Tales from a Reluctant Gold Bull

Richard Croft
February 29, 2016
6 minutes read
Tales from a Reluctant Gold Bull

In an effort to provide full disclosure I am not now nor have I ever been a raging gold bull. I am not convinced that gold provides crisis insurance or any kind of hedge against economic Armageddon. Personally if the global economy collapses under the weight of a currency crisis (note: the collapse of paper currency is the latest fear mongering strategy intended to boost golds’ value), I would prefer to own a farm.

Having laid bare my biases a case can be made that a small amount of gold can play a useful role in a portfolio. My preference is gold mining companies because in a perverted way, mining stocks and I share a similar view. Preferring to sell gold at the margin rather than holding it as an insurance policy!

The appeal of gold stocks is that they are more volatile and tend to be non-correlated to other sectors of the economy. As such they can be an excellent diversifier within a portfolio if you are mindful of the risks. And there are many!

For starters trying to predict where gold prices are likely to go is like trying to forecast the path of an oncoming tornado. One would think given the global debt tsunami, zero to negative short term interest rates, instability among some of the worlds’ largest banks and mounting economic uncertainties that gold would shine. Yet until this year gold and gold stocks, as witnessed by the performance of iShares S&P/TSX Global Gold Index ETF (TMX: XGD, Friday’s close $11.12), have been in a five-year bear market. One could argue that, even with XGDs’ recent surge, the monthly charts have still not broken the longer term downtrend.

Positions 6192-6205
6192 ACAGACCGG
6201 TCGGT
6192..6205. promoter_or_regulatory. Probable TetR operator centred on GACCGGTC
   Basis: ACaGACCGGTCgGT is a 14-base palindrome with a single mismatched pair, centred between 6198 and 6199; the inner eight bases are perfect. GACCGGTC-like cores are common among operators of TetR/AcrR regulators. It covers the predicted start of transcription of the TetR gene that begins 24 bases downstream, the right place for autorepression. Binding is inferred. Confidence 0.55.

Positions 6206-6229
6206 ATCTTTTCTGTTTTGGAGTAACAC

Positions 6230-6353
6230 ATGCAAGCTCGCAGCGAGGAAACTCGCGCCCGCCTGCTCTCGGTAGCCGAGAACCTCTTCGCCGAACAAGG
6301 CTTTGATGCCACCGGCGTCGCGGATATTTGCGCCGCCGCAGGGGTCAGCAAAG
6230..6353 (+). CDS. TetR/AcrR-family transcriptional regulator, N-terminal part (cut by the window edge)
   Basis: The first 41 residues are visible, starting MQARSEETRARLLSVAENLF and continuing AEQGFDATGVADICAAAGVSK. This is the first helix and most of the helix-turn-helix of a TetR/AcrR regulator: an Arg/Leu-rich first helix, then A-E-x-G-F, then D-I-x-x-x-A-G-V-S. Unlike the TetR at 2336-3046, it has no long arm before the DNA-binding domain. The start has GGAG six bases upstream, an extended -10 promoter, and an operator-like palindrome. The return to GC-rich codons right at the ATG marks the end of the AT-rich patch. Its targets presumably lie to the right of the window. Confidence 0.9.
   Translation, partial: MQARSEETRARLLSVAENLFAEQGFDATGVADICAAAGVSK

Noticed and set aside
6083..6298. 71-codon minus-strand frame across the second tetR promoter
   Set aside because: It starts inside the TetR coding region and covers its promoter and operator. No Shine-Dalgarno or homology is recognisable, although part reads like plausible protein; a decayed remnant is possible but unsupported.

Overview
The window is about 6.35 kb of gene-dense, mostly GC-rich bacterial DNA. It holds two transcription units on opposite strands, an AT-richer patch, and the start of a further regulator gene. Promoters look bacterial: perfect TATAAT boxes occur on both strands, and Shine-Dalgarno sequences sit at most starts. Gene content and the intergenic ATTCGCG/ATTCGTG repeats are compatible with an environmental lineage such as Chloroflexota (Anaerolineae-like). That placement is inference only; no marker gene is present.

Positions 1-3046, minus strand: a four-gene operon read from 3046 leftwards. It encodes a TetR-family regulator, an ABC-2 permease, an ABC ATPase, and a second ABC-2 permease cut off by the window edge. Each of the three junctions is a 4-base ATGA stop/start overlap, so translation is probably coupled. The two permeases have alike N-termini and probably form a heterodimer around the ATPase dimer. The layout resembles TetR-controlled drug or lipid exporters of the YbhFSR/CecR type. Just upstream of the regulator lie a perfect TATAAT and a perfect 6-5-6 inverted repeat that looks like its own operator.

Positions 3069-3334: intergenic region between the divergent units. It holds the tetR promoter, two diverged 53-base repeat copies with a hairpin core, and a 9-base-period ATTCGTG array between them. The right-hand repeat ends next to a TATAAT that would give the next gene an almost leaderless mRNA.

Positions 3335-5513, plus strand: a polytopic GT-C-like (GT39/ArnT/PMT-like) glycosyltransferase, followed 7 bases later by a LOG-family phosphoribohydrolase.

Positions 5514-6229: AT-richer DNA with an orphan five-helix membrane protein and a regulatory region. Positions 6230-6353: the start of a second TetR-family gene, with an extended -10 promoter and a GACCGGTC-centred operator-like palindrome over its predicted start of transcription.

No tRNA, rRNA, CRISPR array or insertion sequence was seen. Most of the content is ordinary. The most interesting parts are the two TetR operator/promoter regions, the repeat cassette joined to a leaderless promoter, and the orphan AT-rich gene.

Still I have given up trying to pick bottoms. The best we can do is look for a reversal – which the performance in January seems to imply – and then examine the fundamentals. On the surface the fundamentals look decent. There appears to be a supply / demand deficit caused by a pickup in demand for jewelry mainly from India. Demand for Jewelry constitutes 55% of the 4,200 tonnes of global supply. Add to the mix, the aforementioned instability of some large European banks and negative interest rates most notably in Japan, and we have the makings of a melting pot that should support prices over the near term.

As for the risks, higher gold prices do not always translate into above average performance of the miners. Higher gold prices mean higher revenue but that can also be accompanied by higher costs. Not to mention, flooding, war, and labor unrest which can render mines useless for long periods of time. The point; when it comes to gold stocks… timing is everything!

The trick is to work with what the market is giving you. For gold stocks that is above average volatility which translates into above average option premiums. If you buy into the bull scenario for gold, writing covered calls on gold stocks can yield some decent results.